, `filter`

, `reduce`

, `repeatedly`

and a couple more functions. You can also always tell Clojure (explicitly) that a list is lazy by calling `lazy-seq`

on it.
Other languages like Haskell, for example, are entirely lazy, so by nature any returned sequence is a lazy sequence that won’t be executed until it is called.

We just saw some profound power of a different and special kind of programming techniques: Lazy Evaluation. The opposite of that is usually called Eager Evaluation, or Strict Evaluation.

What I find most interesting in the idea of lazy evaluation of expressions is that you can basically ask your program to save the ** abstraction** of the list instead of its values. You save the “formula” of a function instead of evaluating it. You separate how to generate the value — the code that you have to type in that generates that value — from when or whether you run it because you might not need to run that code. That, in my opinion, is higher-level functional programming at it’s finest.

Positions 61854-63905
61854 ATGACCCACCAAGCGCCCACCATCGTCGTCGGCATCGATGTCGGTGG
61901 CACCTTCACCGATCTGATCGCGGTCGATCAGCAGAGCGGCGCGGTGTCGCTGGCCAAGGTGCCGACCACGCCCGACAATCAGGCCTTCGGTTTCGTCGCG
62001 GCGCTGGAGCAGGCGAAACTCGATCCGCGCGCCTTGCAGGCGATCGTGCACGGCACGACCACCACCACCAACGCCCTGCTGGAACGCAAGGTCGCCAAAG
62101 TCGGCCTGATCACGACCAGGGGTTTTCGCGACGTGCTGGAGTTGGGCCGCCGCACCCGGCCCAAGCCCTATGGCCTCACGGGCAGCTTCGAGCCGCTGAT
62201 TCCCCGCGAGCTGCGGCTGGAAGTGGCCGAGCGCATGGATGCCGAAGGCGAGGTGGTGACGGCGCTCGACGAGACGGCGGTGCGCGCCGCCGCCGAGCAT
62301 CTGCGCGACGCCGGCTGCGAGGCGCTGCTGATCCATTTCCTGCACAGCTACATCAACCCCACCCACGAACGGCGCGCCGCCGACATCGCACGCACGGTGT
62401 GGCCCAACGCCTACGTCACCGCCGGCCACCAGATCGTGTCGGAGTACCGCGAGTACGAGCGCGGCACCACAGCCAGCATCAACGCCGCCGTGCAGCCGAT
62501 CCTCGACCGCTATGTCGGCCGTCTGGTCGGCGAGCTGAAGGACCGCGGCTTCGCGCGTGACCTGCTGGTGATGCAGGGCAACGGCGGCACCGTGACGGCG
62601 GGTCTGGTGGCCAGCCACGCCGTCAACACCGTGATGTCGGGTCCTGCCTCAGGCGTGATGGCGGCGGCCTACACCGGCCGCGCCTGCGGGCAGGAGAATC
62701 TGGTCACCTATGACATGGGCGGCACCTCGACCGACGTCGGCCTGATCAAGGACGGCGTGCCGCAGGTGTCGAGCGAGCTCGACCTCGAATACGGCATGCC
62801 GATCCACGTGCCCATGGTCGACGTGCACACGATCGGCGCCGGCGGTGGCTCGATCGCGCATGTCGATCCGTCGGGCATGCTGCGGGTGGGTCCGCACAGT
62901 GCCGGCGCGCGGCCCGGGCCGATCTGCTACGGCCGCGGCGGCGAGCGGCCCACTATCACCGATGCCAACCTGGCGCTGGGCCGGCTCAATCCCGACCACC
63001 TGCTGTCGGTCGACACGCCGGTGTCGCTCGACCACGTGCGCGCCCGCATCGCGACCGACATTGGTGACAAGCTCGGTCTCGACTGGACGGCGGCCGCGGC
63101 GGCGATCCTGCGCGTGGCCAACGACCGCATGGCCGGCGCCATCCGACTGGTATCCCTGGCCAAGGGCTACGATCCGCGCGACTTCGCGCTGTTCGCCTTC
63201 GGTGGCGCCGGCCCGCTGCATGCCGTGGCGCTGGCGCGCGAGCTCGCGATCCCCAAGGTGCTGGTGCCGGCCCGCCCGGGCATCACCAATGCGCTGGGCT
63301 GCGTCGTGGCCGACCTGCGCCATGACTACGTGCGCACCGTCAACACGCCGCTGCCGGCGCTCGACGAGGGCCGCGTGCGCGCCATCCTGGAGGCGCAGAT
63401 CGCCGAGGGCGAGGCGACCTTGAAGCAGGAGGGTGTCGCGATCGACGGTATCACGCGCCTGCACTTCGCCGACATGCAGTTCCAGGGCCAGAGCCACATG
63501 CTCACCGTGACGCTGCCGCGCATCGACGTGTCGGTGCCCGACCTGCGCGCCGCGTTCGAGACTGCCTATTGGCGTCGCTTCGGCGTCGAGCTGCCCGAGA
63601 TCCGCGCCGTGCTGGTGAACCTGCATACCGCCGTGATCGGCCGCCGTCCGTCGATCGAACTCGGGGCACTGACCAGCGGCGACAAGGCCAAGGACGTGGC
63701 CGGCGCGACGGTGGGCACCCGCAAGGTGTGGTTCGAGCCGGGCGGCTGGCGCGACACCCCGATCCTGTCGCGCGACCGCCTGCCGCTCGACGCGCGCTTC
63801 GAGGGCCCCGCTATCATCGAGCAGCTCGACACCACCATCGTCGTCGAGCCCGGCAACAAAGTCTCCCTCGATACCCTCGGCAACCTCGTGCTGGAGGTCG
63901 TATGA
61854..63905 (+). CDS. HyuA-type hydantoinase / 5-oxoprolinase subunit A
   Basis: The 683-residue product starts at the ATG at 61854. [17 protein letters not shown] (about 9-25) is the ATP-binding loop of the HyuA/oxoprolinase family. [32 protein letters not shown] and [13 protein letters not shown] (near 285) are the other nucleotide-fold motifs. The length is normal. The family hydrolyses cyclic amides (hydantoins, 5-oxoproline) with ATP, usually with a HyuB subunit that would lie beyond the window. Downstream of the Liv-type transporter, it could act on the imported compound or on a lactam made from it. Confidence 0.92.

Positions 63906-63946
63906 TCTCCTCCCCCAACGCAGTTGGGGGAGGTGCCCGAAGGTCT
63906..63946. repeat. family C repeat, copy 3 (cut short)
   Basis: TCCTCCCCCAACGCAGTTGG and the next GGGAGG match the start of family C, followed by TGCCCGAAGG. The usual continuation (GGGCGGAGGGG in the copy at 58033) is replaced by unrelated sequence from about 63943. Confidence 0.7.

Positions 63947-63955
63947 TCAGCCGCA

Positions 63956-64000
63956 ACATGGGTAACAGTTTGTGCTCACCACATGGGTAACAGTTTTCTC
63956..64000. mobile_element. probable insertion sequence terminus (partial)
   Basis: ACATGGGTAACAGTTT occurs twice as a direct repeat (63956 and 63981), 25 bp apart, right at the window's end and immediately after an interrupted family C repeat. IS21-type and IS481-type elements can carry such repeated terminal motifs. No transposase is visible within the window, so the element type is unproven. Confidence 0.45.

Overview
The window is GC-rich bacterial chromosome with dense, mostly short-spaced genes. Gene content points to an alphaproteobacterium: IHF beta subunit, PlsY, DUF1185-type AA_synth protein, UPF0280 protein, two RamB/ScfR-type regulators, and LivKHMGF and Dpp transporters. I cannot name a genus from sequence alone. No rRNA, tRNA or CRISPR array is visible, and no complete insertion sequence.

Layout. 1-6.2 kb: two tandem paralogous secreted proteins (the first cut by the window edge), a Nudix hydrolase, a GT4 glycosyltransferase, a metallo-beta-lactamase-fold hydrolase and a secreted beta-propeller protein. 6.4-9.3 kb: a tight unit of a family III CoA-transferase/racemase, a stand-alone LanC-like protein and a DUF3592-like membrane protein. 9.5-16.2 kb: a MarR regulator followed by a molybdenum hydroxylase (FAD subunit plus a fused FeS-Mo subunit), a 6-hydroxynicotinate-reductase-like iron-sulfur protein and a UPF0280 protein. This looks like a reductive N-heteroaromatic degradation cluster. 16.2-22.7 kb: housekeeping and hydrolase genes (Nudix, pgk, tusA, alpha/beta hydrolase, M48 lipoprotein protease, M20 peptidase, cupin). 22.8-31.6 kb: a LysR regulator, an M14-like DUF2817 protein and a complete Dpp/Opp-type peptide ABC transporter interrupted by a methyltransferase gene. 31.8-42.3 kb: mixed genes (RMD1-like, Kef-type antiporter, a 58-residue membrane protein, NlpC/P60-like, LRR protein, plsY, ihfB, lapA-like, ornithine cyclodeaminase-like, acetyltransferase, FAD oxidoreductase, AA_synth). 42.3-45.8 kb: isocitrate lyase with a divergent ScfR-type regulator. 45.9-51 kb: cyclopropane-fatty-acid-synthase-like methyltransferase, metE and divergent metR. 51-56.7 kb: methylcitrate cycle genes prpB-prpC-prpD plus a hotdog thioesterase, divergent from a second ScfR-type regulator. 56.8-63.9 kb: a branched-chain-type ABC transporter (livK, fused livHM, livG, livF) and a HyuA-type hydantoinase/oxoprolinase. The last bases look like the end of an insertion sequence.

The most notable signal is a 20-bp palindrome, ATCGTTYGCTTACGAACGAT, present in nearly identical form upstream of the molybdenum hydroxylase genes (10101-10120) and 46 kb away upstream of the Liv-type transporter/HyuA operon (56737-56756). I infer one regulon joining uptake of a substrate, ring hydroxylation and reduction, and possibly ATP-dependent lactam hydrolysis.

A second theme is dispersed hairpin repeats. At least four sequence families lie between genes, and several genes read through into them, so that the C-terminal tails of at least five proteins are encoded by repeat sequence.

Of course, you might think that an infinite list of primes is not that practical, and you might not need it in an actual production-level system, but you’d surprised at how practical the concept of lazy evaluation is, and how much it optimizes your code’s runtime and memory usage.

This blog is a way for me to strengthen my knowledge in a topic that I want to learn. Here are the resources that this blog post was written upon, and it would be greatly useful if you want to dive deeper in the subject and learn more.

- Clojure docs
- Being lazy in Clojure
- Infinite Data Structures: To Infinity & Beyond! - Computerphile
- Practicalli’s Lazy Evaluation
- Lisp Cast: What is Lazy Evaluation?